Code review is a fantastic way to share and increase common knowledge between the team and create solid products. It's a great way of noticing and killing bugs, increasing overall understanding, fixing design problems, and learning from one another.
A successful code review requires the balance between strictly documented processes and a non-threatening, collaborative environment.
- Accept that many programming decisions are opinions. Discuss tradeoffs, which you prefer, and reach a resolution quickly.
- Ask questions; don't make demands. ("What do you think about naming this
- Ask for clarification. ("I didn't understand. Can you clarify?")
- Avoid selective ownership of code. ("mine", "not mine", "yours")
- Avoid using terms that could be seen as referring to personal traits. ("dumb", "stupid"). Assume everyone is attractive, intelligent, and well-meaning.
- Be explicit. Remember people don't always understand your intentions online.
- Be humble. ("I'm not sure - let's look it up.")
- Don't use hyperbole. ("always", "never", "endlessly", "nothing")
- Don't use sarcasm.
- Keep it real. If emoji, animated gifs, or humor aren't you, don't force them. If they are, use them with aplomb.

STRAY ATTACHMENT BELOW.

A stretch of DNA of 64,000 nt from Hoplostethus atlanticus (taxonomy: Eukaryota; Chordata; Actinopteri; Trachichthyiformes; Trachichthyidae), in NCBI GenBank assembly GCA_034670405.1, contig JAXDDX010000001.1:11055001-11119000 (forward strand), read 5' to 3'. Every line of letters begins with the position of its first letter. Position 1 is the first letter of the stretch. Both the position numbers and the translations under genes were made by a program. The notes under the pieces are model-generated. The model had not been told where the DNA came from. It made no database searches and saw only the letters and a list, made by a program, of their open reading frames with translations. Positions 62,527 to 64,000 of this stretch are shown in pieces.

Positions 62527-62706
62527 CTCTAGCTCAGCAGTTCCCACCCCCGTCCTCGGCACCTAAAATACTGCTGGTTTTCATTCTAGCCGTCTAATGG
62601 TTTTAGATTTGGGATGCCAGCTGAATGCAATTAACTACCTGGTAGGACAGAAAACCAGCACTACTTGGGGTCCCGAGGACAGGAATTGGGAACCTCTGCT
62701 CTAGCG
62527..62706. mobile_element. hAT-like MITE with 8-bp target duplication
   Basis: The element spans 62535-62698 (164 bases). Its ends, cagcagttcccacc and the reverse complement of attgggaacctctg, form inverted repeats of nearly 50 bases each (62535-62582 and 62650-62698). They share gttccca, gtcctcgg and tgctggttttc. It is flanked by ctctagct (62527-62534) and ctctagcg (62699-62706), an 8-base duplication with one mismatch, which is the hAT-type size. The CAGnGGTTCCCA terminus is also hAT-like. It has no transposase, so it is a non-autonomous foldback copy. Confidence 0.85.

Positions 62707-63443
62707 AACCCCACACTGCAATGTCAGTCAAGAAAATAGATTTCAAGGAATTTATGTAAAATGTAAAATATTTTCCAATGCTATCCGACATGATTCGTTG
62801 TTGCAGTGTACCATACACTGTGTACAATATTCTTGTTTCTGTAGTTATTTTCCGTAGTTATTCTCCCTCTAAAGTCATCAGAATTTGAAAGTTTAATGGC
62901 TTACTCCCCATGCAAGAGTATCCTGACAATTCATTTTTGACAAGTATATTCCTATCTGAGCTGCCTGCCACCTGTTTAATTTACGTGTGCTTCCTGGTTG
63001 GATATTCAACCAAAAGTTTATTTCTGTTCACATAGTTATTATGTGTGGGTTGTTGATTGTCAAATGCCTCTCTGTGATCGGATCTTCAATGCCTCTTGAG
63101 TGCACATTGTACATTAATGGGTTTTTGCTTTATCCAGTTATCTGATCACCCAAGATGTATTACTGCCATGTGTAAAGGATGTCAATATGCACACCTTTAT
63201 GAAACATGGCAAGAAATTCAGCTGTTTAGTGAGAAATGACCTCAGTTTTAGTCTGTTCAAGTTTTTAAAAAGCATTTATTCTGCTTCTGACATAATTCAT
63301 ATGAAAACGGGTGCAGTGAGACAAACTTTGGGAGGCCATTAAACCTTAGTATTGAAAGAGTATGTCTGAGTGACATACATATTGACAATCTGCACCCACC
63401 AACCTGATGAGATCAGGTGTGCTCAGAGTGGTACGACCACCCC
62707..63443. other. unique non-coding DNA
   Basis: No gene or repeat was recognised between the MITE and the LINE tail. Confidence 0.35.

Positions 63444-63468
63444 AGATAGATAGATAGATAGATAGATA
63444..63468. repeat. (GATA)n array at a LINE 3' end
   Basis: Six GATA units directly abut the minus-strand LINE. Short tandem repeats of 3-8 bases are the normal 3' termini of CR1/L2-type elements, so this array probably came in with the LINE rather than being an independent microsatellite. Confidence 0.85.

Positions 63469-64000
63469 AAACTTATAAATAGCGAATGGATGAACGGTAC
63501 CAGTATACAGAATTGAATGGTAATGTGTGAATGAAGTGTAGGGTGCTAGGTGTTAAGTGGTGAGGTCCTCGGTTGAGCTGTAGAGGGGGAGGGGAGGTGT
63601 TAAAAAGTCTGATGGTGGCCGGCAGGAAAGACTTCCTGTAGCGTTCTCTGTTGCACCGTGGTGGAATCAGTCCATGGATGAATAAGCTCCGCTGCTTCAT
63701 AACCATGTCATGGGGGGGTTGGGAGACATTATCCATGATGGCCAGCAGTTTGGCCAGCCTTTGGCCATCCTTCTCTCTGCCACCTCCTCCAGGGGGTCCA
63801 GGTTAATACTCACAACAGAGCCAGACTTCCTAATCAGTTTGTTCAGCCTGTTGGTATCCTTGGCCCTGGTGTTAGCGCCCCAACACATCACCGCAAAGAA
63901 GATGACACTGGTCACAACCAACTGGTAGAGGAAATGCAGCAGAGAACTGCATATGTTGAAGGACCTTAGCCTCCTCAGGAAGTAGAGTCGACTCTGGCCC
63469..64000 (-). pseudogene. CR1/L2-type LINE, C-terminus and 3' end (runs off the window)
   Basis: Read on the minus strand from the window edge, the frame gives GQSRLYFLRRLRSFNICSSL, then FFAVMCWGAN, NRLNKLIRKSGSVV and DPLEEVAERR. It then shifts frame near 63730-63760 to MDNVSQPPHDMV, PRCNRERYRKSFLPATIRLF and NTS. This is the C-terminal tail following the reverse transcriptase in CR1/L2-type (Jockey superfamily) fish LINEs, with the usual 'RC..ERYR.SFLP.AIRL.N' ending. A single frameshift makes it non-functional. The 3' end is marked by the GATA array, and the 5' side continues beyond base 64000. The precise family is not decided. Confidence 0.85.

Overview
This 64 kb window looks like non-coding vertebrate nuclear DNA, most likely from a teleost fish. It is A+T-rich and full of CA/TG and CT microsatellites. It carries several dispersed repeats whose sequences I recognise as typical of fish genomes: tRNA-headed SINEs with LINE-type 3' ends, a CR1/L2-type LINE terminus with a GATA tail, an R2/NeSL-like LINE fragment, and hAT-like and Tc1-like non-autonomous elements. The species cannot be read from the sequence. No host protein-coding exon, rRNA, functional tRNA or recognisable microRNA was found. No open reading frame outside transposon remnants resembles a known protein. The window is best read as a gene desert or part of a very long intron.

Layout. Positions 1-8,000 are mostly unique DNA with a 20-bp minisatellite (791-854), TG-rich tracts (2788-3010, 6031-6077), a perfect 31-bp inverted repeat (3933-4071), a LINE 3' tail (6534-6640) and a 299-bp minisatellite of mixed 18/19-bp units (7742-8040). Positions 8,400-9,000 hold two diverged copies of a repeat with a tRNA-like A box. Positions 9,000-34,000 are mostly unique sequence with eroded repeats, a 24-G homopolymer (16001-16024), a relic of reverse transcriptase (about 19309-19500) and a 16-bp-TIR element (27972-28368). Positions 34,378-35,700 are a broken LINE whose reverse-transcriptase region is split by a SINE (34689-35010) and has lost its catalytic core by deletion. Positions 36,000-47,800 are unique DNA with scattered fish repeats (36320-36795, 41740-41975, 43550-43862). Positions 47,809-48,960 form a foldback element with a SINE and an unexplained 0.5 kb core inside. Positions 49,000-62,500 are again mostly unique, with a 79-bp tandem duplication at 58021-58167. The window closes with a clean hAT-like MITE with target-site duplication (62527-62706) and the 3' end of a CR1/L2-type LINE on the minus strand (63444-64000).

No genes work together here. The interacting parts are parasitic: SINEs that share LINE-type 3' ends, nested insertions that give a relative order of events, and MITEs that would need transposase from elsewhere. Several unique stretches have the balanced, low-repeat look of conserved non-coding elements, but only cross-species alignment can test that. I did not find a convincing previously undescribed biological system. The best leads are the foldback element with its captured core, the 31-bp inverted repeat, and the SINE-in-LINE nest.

- Talk in person if there are too many "I didn't understand" or "Alternative solution:" comments. Post a follow-up comment summarizing offline discussion.
Having your code reviewed
- Be grateful for the reviewer's suggestions. ("Good call. I'll make that change.")
- Don't take it personally. The review is of the code, not you.
- Explain why the code exists. ("It's like that because of these reasons. Would it be more clear if I rename this class/file/method/variable?")
- Extract some changes and refactorings into future tickets/stories.
- Link to the code review from the ticket/story. ("Ready for review: https://github.com/organization/project/pull/1")
- Push commits based on earlier rounds of feedback as isolated commits to the branch. Do not squash until the branch is ready to merge. Reviewers should be able to read individual updates based on their earlier feedback.
- Seek to understand the reviewer's perspective.
- Try to respond to every comment.
- Wait to merge the branch until Continuous Integration (Codeship, TravisCI, etc.) tells you the test suite is green in the branch.
- Merge once you feel confident in the code and its impact on the project.
- Find bugs before a release, when they are cheap to fix
- Help to keep a consistent code style across the company
- Share knowledge and promote a better understanding of the code base
- Check design consistency and implementation
- Improve the security
- Mentor new members
We use Pull Requests on Github to get our code reviewed by the team. Here's how you can open a new Pull Request.